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Publication numberUS3622201 A
Publication typeGrant
Publication dateNov 23, 1971
Filing dateMar 25, 1970
Priority dateMar 25, 1970
Publication numberUS 3622201 A, US 3622201A, US-A-3622201, US3622201 A, US3622201A
InventorsTheodore Newman Radig
Original AssigneeTheodore Newman Radig
Export CitationBiBTeX, EndNote, RefMan
External Links: USPTO, USPTO Assignment, Espacenet
Portable blind
US 3622201 A
Abstract  available in
Images(2)
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Claims  available in
Description  (OCR text may contain errors)

United States Patent [72] Inventor Theodore Newman Radig 310 South Union St., Emporia, Kans. 66801 [21] Appl. No. 22,412 [22] Filed Mar. 25, 1970 [45] Patented Nov. 23, 1971 [54] PORTABLE BLIND 9 Claims, 7 Drawing Figs.

[52] US. CL 297/217, 297/184, 135/1. l35/7.1 [51] int. Cl A47c 7/62, A47c 7/10, A45f 1/00 [50] Field otSearch 297/217, 184;43/1;135/1,4,7.1

[56] References Cited UNITED STATES PATENTS 1,001,610 8/1911 Blaylock 297/184 1,011,585 12/1911 Creasey.... 108/78 X 2,159,273 5/1939 Killinger 135/1 R 3,161,231 12/1964 Dawson et al.. 135/7.1 R 3,456,980 7/1969 Battistoni et al 297/184 FOREIGN PATENTS 107,824 10/1923 Switzerland 1,

ABSTRACT: A portable blind for providing concealment and shelter in the field for hunters or observers of wild life is constructed of separable and foldable parts, both to permit quick and convenient assembly under field conditions and to facilitate transportation and storage. The blind includes a user seat, and the seat and cover portions of the blind are adapted for rotation as a unit upon the support structure therefor, to permit quiet and unobtrusive scanning of the surrounding terrain in any direction without the user emerging from the blind, substantially altering his position within the blind, or otherwise creating any undue movement or disturbance that might tend to frighten wild game. The cover portion of the blind, which may be camouflaged, is adapted for immediately and automatically opening from its normal or almost closed condition to an opened condition providing a wide angle field for vision or shooting, whenever a suitable holding means associated with the elements that support the cover shroud is released by the user.

PATENIEnunv 23 191i 3 622 201 sum 1 BF 2 INVENTOR Theodore Newman Pad/jg My g% 7 PATENTEDuuv 23 I971 3.622.201

SHEET 2 0F 2 INVENTOR 7 heodare Men max? Fad/g ATTORNEYS PORTABLE BLIND The present invention relates to a portable blind, which is especially well suited for use by hunters or persons desiring to observe or photograph wild life in its natural environment.

In hunting or attempting to observe many types of wild life in the field, it is usually necessary for the hunter or observer to station himself in a concealed location and then to wait for the game to come within shooting or observing range, For this purpose, it is customary to use a blind or other shelter, which is preferably camouflaged. Most blinds are essentially permanent in nature'and are constructed in preselected fixed locations. Such permanent blinds suffer from serious and inherent disadvantages, including the fact that, if hunting or observing is desired in more than one location, it is necessary to construct and maintain difi'erent blinds at each such location, the fact that such permanent blinds normally require frequent repair because they are continually left in the open and subjected to the ravages of inclement weather, and the fact that the field of vision or fire is often quite restricted as well as fixed. Previous attempts to provide what might be called portable blinds have generally been unsuccessful or impractical for a variety of reasons, including difficulties in their emplacement, transportation or storage inherent from their constructions, the discomfort suffered in using them, and the difficulty or impossibility of obtaining quickly or at all an adequate field for vision or shooting while using them.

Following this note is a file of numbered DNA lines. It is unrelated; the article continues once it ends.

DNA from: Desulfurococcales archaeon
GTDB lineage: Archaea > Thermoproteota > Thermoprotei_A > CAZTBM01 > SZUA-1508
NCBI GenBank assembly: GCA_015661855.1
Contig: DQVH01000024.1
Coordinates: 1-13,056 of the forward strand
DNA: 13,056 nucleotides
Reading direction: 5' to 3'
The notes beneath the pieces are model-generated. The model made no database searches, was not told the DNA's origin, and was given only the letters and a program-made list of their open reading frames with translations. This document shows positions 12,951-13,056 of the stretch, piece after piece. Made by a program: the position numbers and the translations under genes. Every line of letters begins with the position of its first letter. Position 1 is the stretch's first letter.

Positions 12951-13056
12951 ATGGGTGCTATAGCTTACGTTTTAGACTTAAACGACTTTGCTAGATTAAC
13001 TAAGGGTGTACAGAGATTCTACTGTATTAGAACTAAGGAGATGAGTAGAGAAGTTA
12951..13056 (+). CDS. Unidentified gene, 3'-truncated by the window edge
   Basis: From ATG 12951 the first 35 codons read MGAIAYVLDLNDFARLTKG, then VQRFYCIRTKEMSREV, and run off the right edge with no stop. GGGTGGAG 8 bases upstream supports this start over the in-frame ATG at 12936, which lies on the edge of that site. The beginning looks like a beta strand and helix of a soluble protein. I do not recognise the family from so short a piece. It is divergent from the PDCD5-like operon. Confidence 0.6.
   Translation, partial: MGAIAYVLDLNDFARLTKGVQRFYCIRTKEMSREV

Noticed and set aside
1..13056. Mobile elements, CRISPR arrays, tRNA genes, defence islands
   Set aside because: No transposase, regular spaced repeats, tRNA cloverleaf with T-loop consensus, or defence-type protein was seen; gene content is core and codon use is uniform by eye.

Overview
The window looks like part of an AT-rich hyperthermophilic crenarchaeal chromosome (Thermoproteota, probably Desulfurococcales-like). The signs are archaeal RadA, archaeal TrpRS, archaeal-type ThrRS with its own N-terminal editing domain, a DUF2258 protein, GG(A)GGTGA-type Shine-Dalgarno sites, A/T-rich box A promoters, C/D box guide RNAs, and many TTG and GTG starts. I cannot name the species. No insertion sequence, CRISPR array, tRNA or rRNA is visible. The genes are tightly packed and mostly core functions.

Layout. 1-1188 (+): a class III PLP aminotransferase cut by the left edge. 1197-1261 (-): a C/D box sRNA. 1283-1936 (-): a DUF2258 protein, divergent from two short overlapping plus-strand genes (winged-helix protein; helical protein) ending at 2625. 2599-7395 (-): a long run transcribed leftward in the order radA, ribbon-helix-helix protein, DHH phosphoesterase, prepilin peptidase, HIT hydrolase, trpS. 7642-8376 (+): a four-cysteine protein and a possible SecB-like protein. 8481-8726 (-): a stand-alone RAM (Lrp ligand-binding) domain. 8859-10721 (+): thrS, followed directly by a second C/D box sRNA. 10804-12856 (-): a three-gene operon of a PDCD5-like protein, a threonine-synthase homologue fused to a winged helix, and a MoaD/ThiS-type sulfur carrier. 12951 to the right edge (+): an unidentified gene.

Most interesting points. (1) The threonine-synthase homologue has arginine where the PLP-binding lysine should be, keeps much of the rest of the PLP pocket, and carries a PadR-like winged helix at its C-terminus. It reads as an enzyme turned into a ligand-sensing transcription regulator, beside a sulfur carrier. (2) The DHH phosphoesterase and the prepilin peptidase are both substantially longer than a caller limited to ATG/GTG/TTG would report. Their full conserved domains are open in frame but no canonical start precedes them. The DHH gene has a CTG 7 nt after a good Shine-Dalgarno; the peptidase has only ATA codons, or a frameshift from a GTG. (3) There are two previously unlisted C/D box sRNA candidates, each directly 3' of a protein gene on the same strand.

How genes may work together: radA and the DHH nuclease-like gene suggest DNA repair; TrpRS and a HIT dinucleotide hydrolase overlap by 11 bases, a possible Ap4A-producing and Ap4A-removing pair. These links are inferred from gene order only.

It is, therefore, one of the primary objects of this invention to provide a blind that overcomes the mentioned disadvantages, which is highly portable, and which may be rapidly and conveniently assembled for use at any chosen location in the field, then just as quickly dismantled for ease of transportation or for storage in minimum space between periods of desired use.

Another important object of this invention is to provide such a blind, which includes a collapsible seat as a part of a frame that supports a cover shroud and is rotatable upon a base structure, to permit a user within the blind and on the seat turning the entire upper portion of the blind for surveillance in any direction through a relatively narrow opening nonnally provided in the front of the shroud and without any other movement on the part of the user that might tend to frighten wild game.

Another important object of this invention is to provide such a blind, in which a cover shroud is supported upon shiftable elements normally held in a position to substantially close the shroud, except for a relatively narrow front viewing opening, but which, upon release by the user ofa suitable holding means, will automatically move to positions opening the shroud throughout a wide angle to the front and sides of the user, presenting a wide and unobstructed field for shooting, viewing or photography.